Embodiment 400 illustrated in FIG. 4 has intrinsic capacitance 214 (noted by dotted line) that naturally exists between central electrode 219 and end cap 220. Capacitance 214 is in series with the capacitance of capacitor 402 and thus forms a capacitive voltage divider thereby impressing a potential derived from signals from circuitry 109 at end cap 220. When circuitry 109 impresses a varying voltage on central electrode 219, a varying voltage of lesser amplitude is impressed upon end cap 220 through action of the capacitive voltage divider. Naturally, there exists a corresponding intrinsic capacitance 213 (noted by dotted line) between central electrode 219 and end cap 218. Discrete resistor 403 may be added between end cap 220 and zero volts. Resistor 403 provides an electrical path that acts to prevent end cap 220 from developing a floating DC potential that could cause voltage drift or excess charge build-up. The value of resistor 403 is sized to be in the range of 1 to 10 Mega-ohms (MΩ) to ensure that the impedance of resistor 403 is much greater than the impedance of added capacitor 402 at an operating frequency of circuitry 109. If the resistance value of resistor 403 is not much greater than the impedance of CA 402, then there will be a phase shift between the signal at central electrode 219 and the signal impressed on second end cap 220 by the capacitive voltage divider. Also, the amplitude of the signal impressed on end cap 220 will vary as a function of frequency in the frequency range of interest if the value of resistor 403 is too low. Without resistor 403, the capacitive voltage divider (CS 214 and CA 402) is substantially independent of frequency. The value of added capacitor 402 may be made variable so that it may be adjusted to have an optimized value for a given system characteristic.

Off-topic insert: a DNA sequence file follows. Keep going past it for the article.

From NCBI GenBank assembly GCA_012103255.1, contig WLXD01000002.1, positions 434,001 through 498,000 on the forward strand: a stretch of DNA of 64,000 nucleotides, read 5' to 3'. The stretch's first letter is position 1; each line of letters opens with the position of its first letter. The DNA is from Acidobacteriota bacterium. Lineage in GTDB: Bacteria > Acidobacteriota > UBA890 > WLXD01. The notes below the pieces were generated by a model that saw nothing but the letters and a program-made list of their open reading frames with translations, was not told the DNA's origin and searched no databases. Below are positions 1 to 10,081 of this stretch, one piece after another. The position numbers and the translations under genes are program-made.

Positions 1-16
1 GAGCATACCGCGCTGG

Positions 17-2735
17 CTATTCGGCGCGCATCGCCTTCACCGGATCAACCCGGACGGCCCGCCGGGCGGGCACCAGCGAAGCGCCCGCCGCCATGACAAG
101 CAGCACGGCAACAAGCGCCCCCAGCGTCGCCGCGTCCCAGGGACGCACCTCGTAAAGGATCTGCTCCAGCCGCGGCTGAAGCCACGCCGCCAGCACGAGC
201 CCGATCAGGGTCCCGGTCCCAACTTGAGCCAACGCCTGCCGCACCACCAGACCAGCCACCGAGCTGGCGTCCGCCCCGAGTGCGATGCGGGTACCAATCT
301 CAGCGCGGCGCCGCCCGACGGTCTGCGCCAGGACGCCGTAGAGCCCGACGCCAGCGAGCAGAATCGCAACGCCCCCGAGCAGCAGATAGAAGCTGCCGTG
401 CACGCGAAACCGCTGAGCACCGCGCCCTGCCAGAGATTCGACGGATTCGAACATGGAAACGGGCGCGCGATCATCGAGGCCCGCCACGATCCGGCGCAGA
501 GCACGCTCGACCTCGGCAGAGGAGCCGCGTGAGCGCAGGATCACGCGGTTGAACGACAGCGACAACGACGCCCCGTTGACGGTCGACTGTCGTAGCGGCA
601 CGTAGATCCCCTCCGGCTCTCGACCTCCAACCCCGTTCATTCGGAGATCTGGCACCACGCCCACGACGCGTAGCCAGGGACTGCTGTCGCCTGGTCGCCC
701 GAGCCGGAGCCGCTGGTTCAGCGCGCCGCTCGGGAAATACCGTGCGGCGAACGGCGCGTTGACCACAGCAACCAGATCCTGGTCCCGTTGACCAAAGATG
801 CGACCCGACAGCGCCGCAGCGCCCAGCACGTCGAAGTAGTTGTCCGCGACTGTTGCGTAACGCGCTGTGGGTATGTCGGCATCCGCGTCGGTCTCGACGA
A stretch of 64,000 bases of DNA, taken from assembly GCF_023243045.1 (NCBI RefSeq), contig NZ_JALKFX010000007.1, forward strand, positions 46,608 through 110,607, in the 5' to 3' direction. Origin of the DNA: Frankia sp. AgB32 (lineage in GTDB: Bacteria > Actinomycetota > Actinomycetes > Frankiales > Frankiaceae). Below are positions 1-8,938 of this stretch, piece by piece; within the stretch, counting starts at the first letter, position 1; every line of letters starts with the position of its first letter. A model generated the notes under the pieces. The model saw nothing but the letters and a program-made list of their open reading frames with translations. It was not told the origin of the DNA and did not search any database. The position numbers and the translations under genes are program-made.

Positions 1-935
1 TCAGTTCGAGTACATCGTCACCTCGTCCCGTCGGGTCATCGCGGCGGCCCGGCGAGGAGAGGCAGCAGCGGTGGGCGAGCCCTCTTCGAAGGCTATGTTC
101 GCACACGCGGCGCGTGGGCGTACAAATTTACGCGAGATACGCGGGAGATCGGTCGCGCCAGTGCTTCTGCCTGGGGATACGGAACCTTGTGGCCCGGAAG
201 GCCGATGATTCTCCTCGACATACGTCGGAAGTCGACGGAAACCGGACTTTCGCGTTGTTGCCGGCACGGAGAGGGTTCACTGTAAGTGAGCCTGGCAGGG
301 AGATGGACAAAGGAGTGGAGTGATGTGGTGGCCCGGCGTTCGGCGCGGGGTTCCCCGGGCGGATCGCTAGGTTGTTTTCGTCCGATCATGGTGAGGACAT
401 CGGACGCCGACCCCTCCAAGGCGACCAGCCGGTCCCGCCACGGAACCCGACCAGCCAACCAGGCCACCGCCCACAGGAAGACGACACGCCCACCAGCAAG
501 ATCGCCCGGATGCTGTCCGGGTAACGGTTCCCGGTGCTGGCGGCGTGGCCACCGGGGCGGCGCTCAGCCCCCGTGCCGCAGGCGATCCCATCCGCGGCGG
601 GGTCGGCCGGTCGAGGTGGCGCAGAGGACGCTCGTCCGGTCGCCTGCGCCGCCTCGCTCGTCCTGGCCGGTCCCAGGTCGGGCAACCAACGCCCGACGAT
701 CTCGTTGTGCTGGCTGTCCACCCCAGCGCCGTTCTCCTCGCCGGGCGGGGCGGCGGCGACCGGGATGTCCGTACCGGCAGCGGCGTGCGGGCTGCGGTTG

FIG. 5A illustrates exemplary circuitry for generating a feedback signal on control line 221 (see FIG. 2) suitable for controlling programmable RF signal source 201. Note that signals on control line 221 may be an analog voltage or voltages, or a digital communication method formed from one or more lines. Amplifier 204 is powered by power supply voltages 216 and 217. In this embodiment, current sense resistor 501 is coupled in series with voltage 216 and its voltage drop is coupled to differential amplifier 502. By monitoring the current draw to amplifier 204 on only one of the amplifier's bipolar supplies, the power can be monitored without the need for high speed rectification or similar means which would be required if the output current of amplifier 204 was monitored instead. Differential amplifier 502 produces an output voltage proportional to the power supply current supplying circuitry 109 to ion trap 104. Analog to digital (A/D) converter 503 converts this voltage to a digital value. Digital controller 504 receives the digital value and outputs on control line 221 a digital control signal in response to the total power for circuitry 109 to ion trap 104. Digital controller 504 may be a stored program controller receiving programming from input 505. Program steps may then be stored that direct the values outputted for the digital control signal in response to received digital values corresponding to power of circuitry 109. In this manner, a program may be written and stored that directs how circuitry 109 for ion trap 104 is initialized and automatically adjusted to drive ion trap 104 at the lowest possible power level.